How to Create a Form in Django Using Plain HTML


In this article, we show how to create a form in Django using plain HTML.

We will demonstrate text inputs but they could really be any type of form element, including radio buttons, checkboxes, text areas, etc.

When you are working with forms in Django, there are 2 approaches you can.

You can work with the Django form class in which you normally would create a file in your app and then pass the form through to a template and have rendered in the template. That's one approach.

The other approach you can take is just to code the form directly in HTML. If you're very familiar with HTML and you've coding for a long time, perhaps years, in HTML, you may feel more comfortable taking this approach. To be honest, this approach actually gives you more freedom, because you're not restricted to Django's form class rules.

Coding directly in HTML gives you more freedom to customize your form to your liking.

So, this is the approach we take when building a form in this article. We will create directly in HTML. In this next article, we will show how to use Python to extract the data from the HTML form, process it in Python, and give the necessary output needed.

So, we will create a very simple form, asking for the user's first name, last name, city, and state.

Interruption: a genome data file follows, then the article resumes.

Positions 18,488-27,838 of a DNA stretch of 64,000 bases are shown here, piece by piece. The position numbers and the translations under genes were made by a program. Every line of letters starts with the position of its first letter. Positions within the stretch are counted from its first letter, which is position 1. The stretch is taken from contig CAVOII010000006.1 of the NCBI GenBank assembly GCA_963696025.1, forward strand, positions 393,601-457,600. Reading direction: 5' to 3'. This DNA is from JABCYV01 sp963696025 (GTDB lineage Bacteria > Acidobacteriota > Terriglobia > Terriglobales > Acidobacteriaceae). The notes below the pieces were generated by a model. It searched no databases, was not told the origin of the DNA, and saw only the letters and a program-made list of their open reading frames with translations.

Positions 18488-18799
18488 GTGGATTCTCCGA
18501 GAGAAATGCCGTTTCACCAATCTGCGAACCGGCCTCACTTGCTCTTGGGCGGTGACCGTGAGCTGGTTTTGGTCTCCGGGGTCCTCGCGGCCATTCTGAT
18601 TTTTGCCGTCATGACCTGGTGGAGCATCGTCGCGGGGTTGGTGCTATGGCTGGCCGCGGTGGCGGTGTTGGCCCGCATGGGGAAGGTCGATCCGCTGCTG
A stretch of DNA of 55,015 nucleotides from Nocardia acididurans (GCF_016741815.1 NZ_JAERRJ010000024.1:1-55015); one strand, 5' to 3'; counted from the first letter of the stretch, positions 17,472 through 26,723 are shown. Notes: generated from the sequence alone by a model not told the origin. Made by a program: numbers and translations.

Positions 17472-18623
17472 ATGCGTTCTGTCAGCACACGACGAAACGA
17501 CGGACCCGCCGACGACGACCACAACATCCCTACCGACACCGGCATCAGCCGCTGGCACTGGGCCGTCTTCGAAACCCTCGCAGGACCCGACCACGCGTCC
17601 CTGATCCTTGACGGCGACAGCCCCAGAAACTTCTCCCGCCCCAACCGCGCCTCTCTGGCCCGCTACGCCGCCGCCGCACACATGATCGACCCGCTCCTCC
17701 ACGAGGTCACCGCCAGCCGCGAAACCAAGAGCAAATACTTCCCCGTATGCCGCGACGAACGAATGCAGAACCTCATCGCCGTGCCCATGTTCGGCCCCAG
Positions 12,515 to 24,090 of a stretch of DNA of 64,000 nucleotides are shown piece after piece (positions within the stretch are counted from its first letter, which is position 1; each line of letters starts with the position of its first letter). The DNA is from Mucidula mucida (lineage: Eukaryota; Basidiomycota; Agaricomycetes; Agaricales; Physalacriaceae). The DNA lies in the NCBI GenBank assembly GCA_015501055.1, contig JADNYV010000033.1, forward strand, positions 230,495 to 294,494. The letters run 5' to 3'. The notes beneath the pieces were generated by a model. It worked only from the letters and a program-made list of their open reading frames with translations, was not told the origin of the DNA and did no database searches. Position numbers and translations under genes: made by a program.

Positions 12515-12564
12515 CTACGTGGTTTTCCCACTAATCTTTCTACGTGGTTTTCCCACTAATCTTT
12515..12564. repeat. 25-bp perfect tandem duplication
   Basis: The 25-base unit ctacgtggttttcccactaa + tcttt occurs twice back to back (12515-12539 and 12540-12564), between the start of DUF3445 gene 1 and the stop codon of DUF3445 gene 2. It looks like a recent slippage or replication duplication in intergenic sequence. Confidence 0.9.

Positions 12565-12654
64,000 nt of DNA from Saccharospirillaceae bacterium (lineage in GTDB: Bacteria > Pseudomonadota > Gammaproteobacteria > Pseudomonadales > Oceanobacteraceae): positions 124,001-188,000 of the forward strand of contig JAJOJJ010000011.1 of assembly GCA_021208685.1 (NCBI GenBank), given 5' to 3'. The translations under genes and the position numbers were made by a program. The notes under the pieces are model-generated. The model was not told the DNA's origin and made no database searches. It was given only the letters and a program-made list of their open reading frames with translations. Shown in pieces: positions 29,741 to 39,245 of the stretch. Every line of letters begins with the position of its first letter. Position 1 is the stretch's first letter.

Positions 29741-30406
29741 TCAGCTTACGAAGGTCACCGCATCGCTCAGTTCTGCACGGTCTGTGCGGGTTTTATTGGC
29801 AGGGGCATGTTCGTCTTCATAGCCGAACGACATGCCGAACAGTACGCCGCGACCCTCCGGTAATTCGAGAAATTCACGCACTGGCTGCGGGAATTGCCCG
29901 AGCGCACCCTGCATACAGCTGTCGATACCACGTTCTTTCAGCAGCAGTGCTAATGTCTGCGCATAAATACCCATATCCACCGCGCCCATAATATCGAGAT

We'll quickly show how to build this file in an HTML template.

We'll create a template userinformation.html, and this will contain the above mentioned form.

Template File

So, below is the code to create the HTML form in a template file that we can use with Django.

So this is the HTML form that we've template file that we've created.

It's an HTML template file.

The first part declaring the document HTML and the title tag, along with some meta data.

We then go to the body, which is our main code.

In this body, we create our form. Since, we want the data sent back to this page, we leave the attribute tag empty. We make the method equal to POST because we are posting the data to the page, instead of attaching the data to a URL which would be done with the GET method.

Django is very strict about form security, so whenever you create a form in Django, always insert the line, {% csrf_token %}. This protects your site against cross site request forgery.

We then the text inputs of our forms. So we have first name, last name, city, and state text inputs.

So it's created perfectly in HTML. The only difference is in the value attribute. Because you normally would want a form to retain whatever a user has typed into it, which is especially the case if you're staying on the same page, you want to set the value of the text input equal to whatever the user has entered in.

First, when the page loads, we want to make sure that the fields aren't displaying any values, which would be None, when the page is first loaded. To prevent this, we check whether the submit button has been clicked. If it hasn't been clicked, we don't display the value. Once it has been clicked, we then display the value. So, that explains all of the if statements in the value attribute.